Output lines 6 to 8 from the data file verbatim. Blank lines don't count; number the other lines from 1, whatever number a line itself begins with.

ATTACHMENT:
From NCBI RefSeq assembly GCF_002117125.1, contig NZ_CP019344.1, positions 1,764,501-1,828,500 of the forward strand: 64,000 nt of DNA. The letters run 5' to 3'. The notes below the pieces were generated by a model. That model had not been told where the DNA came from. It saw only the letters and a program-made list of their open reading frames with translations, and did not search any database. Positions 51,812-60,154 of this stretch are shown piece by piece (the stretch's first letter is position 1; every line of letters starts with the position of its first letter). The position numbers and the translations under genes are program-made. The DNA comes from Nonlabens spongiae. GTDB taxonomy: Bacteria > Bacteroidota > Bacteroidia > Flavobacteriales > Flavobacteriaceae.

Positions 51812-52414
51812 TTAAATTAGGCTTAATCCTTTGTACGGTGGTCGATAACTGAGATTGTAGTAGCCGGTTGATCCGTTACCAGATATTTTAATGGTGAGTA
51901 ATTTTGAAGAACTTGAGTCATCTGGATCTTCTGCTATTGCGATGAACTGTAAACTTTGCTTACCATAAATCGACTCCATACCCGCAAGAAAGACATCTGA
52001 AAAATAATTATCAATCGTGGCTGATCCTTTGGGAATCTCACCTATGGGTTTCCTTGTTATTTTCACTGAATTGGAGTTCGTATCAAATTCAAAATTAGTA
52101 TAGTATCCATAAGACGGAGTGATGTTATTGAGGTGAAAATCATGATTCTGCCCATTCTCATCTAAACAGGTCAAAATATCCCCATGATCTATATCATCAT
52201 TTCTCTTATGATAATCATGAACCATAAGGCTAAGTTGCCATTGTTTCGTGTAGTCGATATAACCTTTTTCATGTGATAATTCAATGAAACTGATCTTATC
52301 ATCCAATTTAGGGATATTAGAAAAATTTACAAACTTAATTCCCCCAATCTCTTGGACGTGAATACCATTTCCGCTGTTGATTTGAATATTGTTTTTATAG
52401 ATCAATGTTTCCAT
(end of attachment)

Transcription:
52101 TAGTATCCATAAGACGGAGTGATGTTATTGAGGTGAAAATCATGATTCTGCCCATTCTCATCTAAACAGGTCAAAATATCCCCATGATCTATATCATCAT
52201 TTCTCTTATGATAATCATGAACCATAAGGCTAAGTTGCCATTGTTTCGTGTAGTCGATATAACCTTTTTCATGTGATAATTCAATGAAACTGATCTTATC
52301 ATCCAATTTAGGGATATTAGAAAAATTTACAAACTTAATTCCCCCAATCTCTTGGACGTGAATACCATTTCCGCTGTTGATTTGAATATTGTTTTTATAG